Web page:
Arie KAI-BROWNE | Thomas BREMER | Kay KOHLMEYER | Julia GONNELLA | Sebastian PLESCH | Susanne BRANDHORST | Jona SCHLEGEL
(University of Applied Sciences Berlin (HTW-Berlin), Berlin, Germany)
Keywords: Virtual and Augmented Reality, Alhambra, Image-based Modelling, 3D-Scan
The technological advance in the field of image-based modelling as well as 3D-scanning offers a variety of promising applications to enhance our understanding of cultural heritage. Based on highly accurate and detailed 3D-models of cultural monuments, both the public as well as fellow researchers do not only have the possibility to visually explore cultural heritage independent of their location but are even able to interact with various data sets using immersive technology such as Virtual and Augmented Reality. The major advantage for institutions dealing with knowledge transfer, such as museums, is that individual objects, that were removed from their spatial context, can be virtually placed within their original setting, thus enabling the visitor a more comprehensive insight of the objects background. Furthermore, interactive real-time environments can be enriched with additional content such as textual information or scientific reconstructions, such as past landscapes .
A team of researchers of the DE:HIVE Institute at the University of Applied Sciences Berlin, has been using 3D technology for the spatial contextualization of cultural monuments and applying various methods for an immersive interaction with complex 3D-data. In the current case study, the cupola of the Torres de las Damas of the Palacio del Partal on the Alhambra, which was brought to the Museum for Islamic Arts Berlin in the beginning of the 20th century, has been documented using a 3D data-fused based approach. In addition, the tower room, where the cupola originated from, was recorded as well with the same methodology resulting in a 3D-model with sub-millimetric resolution. Through the use of VR as well as AR technology these highly accurate and detailed data sets enable laymen as well as researches to interactively experience the contextualized architecture for the first time since their original separation.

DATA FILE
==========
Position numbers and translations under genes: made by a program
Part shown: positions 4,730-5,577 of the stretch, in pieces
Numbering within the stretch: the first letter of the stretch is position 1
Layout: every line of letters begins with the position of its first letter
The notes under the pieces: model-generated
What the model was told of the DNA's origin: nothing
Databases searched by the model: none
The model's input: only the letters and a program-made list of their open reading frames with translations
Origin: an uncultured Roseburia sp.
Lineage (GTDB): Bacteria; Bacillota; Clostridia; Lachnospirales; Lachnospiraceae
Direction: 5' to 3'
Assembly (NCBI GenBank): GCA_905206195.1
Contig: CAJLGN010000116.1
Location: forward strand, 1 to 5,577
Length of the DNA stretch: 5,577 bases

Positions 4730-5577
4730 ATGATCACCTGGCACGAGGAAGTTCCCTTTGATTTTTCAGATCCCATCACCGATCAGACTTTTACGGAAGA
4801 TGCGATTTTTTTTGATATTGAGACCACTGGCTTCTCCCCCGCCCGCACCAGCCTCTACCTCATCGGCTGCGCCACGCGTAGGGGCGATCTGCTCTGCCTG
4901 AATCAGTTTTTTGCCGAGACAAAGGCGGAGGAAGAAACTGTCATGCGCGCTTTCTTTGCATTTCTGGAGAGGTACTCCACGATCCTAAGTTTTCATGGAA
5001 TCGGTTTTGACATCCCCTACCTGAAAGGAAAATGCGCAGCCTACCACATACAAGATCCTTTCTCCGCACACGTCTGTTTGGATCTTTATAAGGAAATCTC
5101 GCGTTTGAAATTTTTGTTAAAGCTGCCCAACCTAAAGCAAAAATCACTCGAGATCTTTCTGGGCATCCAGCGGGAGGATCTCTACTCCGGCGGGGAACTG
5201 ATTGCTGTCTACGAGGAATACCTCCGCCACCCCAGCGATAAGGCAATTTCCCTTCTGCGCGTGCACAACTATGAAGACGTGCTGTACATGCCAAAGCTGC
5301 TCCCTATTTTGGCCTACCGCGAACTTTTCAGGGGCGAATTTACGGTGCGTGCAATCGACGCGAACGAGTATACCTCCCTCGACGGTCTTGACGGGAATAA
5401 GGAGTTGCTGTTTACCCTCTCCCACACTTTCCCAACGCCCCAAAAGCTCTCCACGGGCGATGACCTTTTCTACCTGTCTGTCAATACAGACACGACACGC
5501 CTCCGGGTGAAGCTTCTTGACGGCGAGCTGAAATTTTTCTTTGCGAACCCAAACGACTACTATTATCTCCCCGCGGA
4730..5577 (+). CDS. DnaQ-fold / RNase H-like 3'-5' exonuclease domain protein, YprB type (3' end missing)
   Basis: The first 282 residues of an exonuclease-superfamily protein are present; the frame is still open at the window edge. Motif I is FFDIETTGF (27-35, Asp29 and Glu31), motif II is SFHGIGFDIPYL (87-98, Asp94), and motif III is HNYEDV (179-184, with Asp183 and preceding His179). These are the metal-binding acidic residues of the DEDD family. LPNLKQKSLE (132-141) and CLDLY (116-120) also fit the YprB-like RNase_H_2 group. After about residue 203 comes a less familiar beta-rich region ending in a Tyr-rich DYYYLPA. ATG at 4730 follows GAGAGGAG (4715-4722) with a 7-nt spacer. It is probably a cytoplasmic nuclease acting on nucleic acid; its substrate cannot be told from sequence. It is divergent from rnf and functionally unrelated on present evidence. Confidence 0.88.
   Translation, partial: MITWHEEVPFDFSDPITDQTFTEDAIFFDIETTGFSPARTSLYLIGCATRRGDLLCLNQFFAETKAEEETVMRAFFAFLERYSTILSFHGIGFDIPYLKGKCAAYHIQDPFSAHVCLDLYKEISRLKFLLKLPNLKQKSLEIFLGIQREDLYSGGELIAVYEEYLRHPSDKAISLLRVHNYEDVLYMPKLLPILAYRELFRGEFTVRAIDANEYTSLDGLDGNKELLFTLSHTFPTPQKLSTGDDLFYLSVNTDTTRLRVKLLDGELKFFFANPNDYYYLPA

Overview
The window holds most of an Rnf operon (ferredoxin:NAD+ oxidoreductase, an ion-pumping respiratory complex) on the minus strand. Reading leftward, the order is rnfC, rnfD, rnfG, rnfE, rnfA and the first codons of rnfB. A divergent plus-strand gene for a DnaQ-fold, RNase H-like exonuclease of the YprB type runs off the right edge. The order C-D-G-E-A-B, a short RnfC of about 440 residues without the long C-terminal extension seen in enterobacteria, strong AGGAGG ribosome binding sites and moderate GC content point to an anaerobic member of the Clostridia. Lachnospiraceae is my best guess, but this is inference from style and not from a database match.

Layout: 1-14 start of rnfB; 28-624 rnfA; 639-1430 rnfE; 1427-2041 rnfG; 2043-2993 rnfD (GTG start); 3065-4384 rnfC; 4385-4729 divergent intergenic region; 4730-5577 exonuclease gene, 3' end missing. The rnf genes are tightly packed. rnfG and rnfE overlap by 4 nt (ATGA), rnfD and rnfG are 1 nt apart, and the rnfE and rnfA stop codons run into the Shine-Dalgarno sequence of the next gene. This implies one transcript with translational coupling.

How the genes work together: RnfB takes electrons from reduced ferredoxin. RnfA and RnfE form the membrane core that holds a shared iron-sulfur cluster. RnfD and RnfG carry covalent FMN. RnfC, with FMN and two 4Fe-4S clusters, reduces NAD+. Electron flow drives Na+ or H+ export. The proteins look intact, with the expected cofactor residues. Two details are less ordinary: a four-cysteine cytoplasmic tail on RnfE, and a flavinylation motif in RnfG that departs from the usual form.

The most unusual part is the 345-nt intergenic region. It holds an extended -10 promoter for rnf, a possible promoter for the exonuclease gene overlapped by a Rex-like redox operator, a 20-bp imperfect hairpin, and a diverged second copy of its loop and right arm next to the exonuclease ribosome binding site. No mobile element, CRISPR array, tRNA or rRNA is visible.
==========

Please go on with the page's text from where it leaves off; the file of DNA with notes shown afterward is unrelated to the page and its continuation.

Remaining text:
Relevance for the conference: The paper showcases the advantages when using 3D technology for the spatial contextualization of cultural monuments and discusses the challenges when applying various methods for an immersive interaction with complex 3D-data.
Relevance for the session: The paper discusses the benefits for museums of virtually contextualizing individual objects, which have been removed from their original surrounding, to enable visitors a more comprehensive insight of the objects background.
Innovation: The innovative character of this papers is the emphasis on utilizing extremely high resolution data for capturing architecture and combining the models within an interactive 3D-environment, enabling a truly immersive experience for the viewer.
• Thomopoulos S.C.A. et al. (2016) DICE: Digital Immersive Cultural Environment. In: Ioannides M. et al. (eds) Digital Heritage. Progress in Cultural Heritage: Documentation, Preservation, and Protection. EuroMed 2016. Lecture Notes in Computer Science, vol 10058. Springer, Cham.
• Goren A. et al. (2016) Interacting with Simulated Archaeological Assets. In: Ioannides M. et al. (eds) Digital Heritage. Progress in Cultural Heritage: Documentation, Preservation, and Protection. EuroMed 2016. Lecture Notes in Computer Science, vol 10058. Springer, Cham.